We caught up with Luke Aldridge and Peter Jacobs, Client Partners at Dentsu Aegis Network, to hear their thoughts on all things gaming!
Luke and Pete work in the Amnet Global team, the programmatic arm of Dentsu Aegis Network. They work across several global brands to deliver multimarket campaigns, sharing best in class suggestions and innovative strategies to ensure the best campaign delivery for their clients.
What work have you been doing in gaming recently?
A year ago, we started researching where the gaming industry stood, since then we've seen the opportunities grow massively. And through working with companies like Venatus, we've been able to get a deeper understanding of the gaming world.
Through this research, we've come to understand that gaming is not just one pillar - it spans across esports, streaming, influencers, console and mobile.
The main focus for us has been on education, for both ourselves and our clients. We're both casual gamers and would say we have a good understanding of the gaming space, yet continue to keep learning to stay ahead of the curve, as the gaming world evolving at a rapid pace.
The gaming industry is in an exciting phase, full of innovation and tremendous growth. People are starting to acknowledge the gaming industry has been largely overlooked for a long time.
We're working on getting the message out there that gamers and gaming audiences are not the demographic we thought of ten years ago, or even five years ago. Brands are starting to accept their target audience plays games, and would like to know how they can connect with them through gaming experiences, as they are becoming harder to reach through their traditional media mix.
Will gaming and Esports play a big role in your 2020 strategy?
Esports is a vast opportunity; it's a very dynamic space that is in a boom phase, and the winners and losers are not yet clear. We expect to see many of the leagues struggle to reach profitability within the first few years, and many of them may go bust or merge with others. Esports teams are different from leagues in that they require less upfront capital expenditure to get off the ground, and also enjoy more diverse revenue streams coming from digital, content, sponsorships and of course prize money. Some of them have successfully developed a lifestyle brand too - selling apparel and gaming equipment. For us, it's essential to educate first and see how these dynamics in esports play out over the next few years.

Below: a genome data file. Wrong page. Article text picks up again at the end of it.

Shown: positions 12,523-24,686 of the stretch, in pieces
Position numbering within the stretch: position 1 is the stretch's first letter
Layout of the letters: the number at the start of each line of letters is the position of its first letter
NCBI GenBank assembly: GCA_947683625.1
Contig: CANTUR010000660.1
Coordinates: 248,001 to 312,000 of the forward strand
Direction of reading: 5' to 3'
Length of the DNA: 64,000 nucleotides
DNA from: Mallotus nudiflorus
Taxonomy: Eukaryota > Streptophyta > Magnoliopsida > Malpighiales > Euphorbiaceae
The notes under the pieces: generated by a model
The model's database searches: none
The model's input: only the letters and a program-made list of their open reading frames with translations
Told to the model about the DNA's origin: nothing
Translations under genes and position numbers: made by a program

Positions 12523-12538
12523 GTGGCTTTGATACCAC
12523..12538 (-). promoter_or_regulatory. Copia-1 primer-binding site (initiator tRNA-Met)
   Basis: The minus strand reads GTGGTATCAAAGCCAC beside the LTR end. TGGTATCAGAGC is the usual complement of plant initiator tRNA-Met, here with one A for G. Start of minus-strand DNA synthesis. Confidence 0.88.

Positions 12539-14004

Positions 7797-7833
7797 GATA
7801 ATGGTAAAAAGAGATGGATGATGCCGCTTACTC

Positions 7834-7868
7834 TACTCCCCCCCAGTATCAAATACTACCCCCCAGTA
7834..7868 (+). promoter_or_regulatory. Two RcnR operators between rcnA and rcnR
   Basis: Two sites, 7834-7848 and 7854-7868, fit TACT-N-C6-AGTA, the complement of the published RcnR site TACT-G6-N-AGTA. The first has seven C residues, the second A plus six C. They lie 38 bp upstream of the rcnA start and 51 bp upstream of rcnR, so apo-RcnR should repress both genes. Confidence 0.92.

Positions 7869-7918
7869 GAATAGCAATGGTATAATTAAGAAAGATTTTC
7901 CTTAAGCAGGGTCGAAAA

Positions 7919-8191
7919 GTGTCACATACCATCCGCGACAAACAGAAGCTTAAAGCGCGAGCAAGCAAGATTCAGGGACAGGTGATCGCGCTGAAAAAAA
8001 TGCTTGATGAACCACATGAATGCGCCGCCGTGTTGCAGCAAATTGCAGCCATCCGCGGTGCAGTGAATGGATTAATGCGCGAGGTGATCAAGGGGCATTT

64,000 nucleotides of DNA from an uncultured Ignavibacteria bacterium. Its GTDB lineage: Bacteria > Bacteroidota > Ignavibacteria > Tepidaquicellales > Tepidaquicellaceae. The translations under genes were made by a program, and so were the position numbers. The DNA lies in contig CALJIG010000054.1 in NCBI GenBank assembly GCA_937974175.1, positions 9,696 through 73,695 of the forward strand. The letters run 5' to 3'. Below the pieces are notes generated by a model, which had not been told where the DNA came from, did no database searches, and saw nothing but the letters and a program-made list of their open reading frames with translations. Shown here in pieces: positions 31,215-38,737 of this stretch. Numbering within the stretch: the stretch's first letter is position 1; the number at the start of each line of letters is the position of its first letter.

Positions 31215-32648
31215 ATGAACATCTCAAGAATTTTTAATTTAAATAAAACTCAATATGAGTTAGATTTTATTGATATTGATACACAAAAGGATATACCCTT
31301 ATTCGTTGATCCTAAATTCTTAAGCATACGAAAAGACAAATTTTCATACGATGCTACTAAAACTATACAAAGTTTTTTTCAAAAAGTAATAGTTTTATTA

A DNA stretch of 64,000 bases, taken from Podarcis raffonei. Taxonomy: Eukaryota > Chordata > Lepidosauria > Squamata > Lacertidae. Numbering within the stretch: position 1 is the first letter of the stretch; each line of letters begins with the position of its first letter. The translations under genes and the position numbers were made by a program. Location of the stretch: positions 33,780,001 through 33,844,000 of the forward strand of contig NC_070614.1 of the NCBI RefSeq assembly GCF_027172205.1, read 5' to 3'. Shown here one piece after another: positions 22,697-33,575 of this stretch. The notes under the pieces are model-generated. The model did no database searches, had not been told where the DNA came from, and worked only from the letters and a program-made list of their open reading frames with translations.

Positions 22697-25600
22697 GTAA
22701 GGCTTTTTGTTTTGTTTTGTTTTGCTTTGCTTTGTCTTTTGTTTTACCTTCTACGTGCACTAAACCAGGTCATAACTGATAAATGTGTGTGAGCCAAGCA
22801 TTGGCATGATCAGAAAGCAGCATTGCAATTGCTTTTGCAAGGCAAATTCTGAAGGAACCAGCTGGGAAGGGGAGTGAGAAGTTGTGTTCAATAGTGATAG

We know we can't dive into esports feet first. For some brands, esports is going to be a long term ambition or a final destination.
Brands feel that they can show their personality in esports by creating content with the best pro-players in the world. And most importantly, they feel that they can talk to their audience on a new level.
When asked about how they were marketing esports to their brands:
For us, digital comes first - the online display or video inventory that can be bought or sold. But DAN is a global agency network and we have all the capabilities we need to go beyond digital and into events, experiential and more to reach these audiences across all the pillars of gaming.
Working in the programmatic space, we are digital-first, when we think of esports, we think of it as a product. In the real world, the premier league is a product, digitally, for us, esports is a product.
We have found that the best way to educate agencies about esports is to talk about traditional sports such as football, rugby or F1. It's a digital repositioning of the real world.
What gaming stat has surprised you the most?
I find most gaming stats pretty staggering, some that stand out are that a third of the world's population plays online games and half a billion people watch esports. More recently, I saw that around 60% of esports viewers don't watch any linear tv at all. That is a significant shift and resonates a lot with clients.
Every time I hear a gaming/esports stat, I'm still surprised by the size of it. One of the most surprising stat I heard from the Venatus team, was that the Fortnite World Cup winner brought home $4.3 million last year. This prize money was more than Novak Djokovic and Simona Halep for winning Wimbledon the same year!
How would you define a 'gamer'?